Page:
On 13th of March 2020 the Favre-Leuba brand celebrated its anniversary, honoring the brilliance of Swiss engineering along with Swiss passion for mountaineering. Since 1737, their pioneering philosophy has continued from one era to the...
This year, to celebrate their anniversary, Swiss brand Favre-Leuba are bringing together two eras that have shaped human history when they clearly declared themselves as a pioneering brand: 1960s, the era of exploration and new beginnings, and 2010-2020s, the time of high-tech and even crazier discoveries. In both those times in history, Favre-Leuba engineering was at the forefront.
In 1962, Bivouac became the first mechanical wristwatch with an inbuilt altimeter (measuring up to 3,000 meters) and barometer. It was a technological revolution for the time, and for many years after. Half a century later, in 2017, another record was broken by Favre-Leuba. The brand created yet another engineering marvel: the legendary timepiece returned as the Raider Bivouac 9000. The modern watch can measure altitude all the way up to 9,000 meters, being the only wrist timekeeper to do so, mechanically!
Nicolas Hojac, one of the fastest modern speed-climbers, and Ueli Bühler, legendary Swiss mountaineer and mountain guide, set-out on a mission to test both watches in the Swiss Alps. Mr Bühler took to the mountains the original Bivouac, while Mr Hojac wore his new-era Raider Bivouac 9000.
Through decades the first altimeter wristwatch by Favre-Leuba was a true companion in most adventurous mountaineering endeavors. In 1964, the original Bivouac guided Walter Bonatti up the north face of Pointe Whymper in the Grandes Jorasses, an almost vertical continuous climb. In 1975, Junko Tabei, wore a Bivouac during her Mt Everest ascend. She was the first woman on the planet to conquer the top of the world.
The reborn of the Bivouac in 2017 was a promise of new successes. And the promise was fulfilled: the Raider Bivouac 9000 became the first mechanical timepiece to measure altitude on Mount Everest and K2 in 2018 and 2019 respectively. Being an homage to its 1962 predecessor, this watch is an incredible improvement of watch engineering and technology. The most significant refinement is the increase in the altitude it is capable of measuring, from 3,000 to 9,000 meters. This required the use of innovative materials for the barometer and precise calculations for the height and diameter of the capsule, as well as a new conversion mechanism for the altimeter. Unlike the 1962 Bivouac, the new version is also watertight.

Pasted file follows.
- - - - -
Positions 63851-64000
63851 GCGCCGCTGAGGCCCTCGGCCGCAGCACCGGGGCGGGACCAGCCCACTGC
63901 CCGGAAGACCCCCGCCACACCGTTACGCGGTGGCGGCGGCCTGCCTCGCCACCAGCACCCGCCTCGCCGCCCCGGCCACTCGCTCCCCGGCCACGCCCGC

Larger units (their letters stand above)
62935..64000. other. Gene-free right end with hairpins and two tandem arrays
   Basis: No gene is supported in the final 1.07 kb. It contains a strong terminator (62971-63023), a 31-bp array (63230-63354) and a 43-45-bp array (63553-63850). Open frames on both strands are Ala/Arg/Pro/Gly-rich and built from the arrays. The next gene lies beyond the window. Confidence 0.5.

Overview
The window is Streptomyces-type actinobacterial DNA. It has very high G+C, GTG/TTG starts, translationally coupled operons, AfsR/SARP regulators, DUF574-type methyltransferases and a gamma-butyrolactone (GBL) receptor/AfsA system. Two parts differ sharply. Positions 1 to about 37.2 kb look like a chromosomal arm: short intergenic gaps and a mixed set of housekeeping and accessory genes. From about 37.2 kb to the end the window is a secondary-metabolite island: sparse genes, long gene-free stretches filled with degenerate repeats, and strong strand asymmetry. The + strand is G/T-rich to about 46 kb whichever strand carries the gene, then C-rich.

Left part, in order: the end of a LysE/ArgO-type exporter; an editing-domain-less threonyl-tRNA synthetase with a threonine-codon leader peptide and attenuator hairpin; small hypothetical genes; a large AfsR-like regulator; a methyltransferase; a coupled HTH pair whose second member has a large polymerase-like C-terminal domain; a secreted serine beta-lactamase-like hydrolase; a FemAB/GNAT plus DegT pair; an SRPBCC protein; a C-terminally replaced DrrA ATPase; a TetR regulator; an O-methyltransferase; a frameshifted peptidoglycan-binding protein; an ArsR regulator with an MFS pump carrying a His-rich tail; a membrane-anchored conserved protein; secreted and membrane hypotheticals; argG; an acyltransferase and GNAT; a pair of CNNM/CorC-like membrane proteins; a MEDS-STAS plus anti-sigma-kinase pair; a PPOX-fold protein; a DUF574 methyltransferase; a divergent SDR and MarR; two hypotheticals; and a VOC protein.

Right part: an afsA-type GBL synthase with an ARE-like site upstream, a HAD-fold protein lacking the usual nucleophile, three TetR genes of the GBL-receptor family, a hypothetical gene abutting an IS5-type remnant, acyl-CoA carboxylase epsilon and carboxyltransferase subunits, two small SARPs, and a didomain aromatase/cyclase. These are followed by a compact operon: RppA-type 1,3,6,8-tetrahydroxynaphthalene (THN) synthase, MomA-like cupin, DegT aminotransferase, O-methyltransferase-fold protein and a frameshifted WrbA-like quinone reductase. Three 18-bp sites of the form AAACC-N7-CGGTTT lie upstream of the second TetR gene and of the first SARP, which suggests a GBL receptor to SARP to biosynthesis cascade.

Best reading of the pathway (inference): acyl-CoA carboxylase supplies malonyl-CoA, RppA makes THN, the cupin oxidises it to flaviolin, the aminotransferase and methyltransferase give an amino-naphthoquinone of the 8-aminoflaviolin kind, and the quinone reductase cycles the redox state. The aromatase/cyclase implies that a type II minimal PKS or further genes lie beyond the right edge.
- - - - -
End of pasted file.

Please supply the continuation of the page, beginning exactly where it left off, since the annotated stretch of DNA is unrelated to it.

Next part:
Just like the watchmaking, mountaineering is also not the same as 55 years ago. “As everywhere else, changes have taken place in mountaineering,” says Ueli Buhler. “The equipment is better and lighter, and training has become more focused. So, the abilities of professional as well as leisure mountaineering athletes has improved. However, the motivation to go to the mountains still comes from within. That is how it has always been.”
To support athletes in this passion (but also to make it safer) was Favre-Leuba’s goal all along. Being at the forefront of innovation even in something as traditional as watchmaking is what ‘Swiss Made’ is about. It is a commitment to quality, a passion to endeavor, and philosophy to pioneer.
The watch is available now from Favre-Lauba.
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